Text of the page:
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Posts Tagged ‘starch’

Saturday 24th [September 1864]

Tena put the starch to sun today. We had one little shower & then fair. Mrs. Emaline Luther spent the day here. She came to see Mr. Henry. He was gone to town. She waited till he came home. He got back about three o’clock. I have knit all day. Elsie weaving today. Aunt Tena wove yesterday. Tis said that Gen. Early met with a defeat near Winchester the other day. I am sorry if it ‘tis so. Mr. Henry brought the mail today. I received a letter from Ell & they were all well. Dora had gone to see Powell’s relations. Fowler was home on furlough.

 

Source: Diary of Cornelia Henry in Fear in North Carolina: The Civil War Journal and Letters of the Henry Family. Clinard, Karen L. and Russell, Richard, eds. (Asheville, NC: Reminiscing Books, 2008).

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Tuesday 23nd [September 1864]

Very little news this morning. Till Morris was here a short time this morning. Rained nearly all day. Mr. Henry in the house all the morning & at the mill in the evening. Matt & I made a shirt for Mr. Ball today. He stays here today waiting for his boots. He lets Mr. Henry have a pistol for the boots. He is a nice little soldier. Tena has been making some starch this week. She has not put it to sun yet as it has rained so much.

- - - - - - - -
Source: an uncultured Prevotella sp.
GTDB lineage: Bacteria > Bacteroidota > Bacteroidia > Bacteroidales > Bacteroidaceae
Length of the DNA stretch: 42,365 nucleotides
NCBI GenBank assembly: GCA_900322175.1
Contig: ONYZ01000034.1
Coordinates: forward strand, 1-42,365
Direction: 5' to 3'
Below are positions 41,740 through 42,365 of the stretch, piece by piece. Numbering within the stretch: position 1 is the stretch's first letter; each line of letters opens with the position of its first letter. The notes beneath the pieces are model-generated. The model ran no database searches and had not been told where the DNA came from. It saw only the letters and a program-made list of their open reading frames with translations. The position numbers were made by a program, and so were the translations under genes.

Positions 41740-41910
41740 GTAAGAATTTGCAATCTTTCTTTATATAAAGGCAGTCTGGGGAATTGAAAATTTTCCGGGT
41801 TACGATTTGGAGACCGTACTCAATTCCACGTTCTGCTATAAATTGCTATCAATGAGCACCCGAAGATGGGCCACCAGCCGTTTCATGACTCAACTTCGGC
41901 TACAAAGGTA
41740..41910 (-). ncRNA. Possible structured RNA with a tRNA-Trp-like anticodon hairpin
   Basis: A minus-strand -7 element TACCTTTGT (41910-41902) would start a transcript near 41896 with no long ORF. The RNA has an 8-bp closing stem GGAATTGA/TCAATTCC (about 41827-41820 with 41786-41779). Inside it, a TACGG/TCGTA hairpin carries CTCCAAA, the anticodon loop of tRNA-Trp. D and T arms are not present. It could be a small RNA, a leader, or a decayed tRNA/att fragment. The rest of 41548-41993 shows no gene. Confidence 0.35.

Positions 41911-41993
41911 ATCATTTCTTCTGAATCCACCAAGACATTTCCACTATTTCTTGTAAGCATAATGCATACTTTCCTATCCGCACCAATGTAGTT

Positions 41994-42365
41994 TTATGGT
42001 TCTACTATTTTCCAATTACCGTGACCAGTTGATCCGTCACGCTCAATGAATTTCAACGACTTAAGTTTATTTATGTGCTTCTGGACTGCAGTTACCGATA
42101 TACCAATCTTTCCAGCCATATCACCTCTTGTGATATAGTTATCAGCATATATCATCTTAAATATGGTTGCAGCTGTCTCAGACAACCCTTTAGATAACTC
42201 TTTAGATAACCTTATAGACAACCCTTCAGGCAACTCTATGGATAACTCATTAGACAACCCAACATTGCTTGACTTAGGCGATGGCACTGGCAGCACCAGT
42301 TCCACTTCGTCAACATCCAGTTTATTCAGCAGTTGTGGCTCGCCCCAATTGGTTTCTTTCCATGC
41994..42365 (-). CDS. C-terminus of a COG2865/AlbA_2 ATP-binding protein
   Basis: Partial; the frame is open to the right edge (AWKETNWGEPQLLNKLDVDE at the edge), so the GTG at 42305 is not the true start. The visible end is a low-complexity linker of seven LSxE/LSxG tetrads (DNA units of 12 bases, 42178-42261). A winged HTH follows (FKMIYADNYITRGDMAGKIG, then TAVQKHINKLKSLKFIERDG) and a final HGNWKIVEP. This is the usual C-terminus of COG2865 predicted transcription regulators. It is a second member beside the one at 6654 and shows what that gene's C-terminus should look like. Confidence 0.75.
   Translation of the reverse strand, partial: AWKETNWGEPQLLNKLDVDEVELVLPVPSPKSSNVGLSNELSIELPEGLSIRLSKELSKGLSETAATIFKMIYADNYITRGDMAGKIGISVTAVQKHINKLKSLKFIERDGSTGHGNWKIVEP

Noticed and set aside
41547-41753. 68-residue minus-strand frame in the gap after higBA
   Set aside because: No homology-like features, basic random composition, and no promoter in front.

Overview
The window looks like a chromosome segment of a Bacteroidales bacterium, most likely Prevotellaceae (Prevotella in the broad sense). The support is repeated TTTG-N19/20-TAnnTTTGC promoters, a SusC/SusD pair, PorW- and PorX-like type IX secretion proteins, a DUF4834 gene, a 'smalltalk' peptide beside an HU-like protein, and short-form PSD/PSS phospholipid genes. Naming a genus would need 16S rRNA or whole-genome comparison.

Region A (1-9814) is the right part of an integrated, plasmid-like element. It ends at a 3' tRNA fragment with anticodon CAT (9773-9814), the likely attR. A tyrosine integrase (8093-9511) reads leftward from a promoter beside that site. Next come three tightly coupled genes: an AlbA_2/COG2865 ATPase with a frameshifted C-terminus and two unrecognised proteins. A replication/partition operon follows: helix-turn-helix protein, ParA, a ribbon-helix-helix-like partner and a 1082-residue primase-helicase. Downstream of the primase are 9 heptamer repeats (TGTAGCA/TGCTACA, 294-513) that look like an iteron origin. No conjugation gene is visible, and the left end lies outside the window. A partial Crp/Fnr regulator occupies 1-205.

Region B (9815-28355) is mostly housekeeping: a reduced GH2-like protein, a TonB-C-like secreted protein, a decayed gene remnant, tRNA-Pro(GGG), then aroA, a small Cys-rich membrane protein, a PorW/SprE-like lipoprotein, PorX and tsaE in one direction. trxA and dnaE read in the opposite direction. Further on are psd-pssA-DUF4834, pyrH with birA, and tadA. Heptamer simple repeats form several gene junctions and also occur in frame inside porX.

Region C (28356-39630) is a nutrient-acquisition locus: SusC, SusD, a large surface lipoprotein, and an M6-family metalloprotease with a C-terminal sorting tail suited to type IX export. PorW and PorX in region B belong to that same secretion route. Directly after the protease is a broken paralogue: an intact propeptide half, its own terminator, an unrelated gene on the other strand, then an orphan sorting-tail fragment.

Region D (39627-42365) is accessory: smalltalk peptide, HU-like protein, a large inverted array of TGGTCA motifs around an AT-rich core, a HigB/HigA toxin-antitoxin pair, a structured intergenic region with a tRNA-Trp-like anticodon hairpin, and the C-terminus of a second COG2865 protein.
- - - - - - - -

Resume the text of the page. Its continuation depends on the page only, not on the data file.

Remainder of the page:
Source: Diary of Cornelia Henry in Fear in North Carolina: The Civil War Journal and Letters of the Henry Family. Clinard, Karen L. and Russell, Richard, eds. (Asheville, NC: Reminiscing Books, 2008).

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Home-made starch

In the present state of the corn, as good starch can be made of it as any housewife needs. Grate it from the ear, mix the pulp thoroughly with cold water, and strain it through a sieve. Let the liquor settle and, pouring off the water, which will be discolored, the start will be found at the bottom of the vessel in a rather soft cake. Pour on more water, stir it up, and repeat the process.  At each repetition the cake will be found firmer. And when the water comes off clear and the starch is free from a pink or yellow tinge on the top, the process is complete, except for drying. I never knew but one miscarriage, and that was in warm weather, when the water was not cold enough, or was allowed to stand too long, and the mass fermented. A grater can be made from an old coffee pot or tin bucket, by punching it (outward) full of holes – a hammer and nail will answer the purpose – and taking it to a piece of board.

 

Source: Field and Fireside, February 7, 1863, as found in John Hammond Moore, ed., The Confederate Housewife (Columbia, SC: Summerhouse Press, 1997).

 

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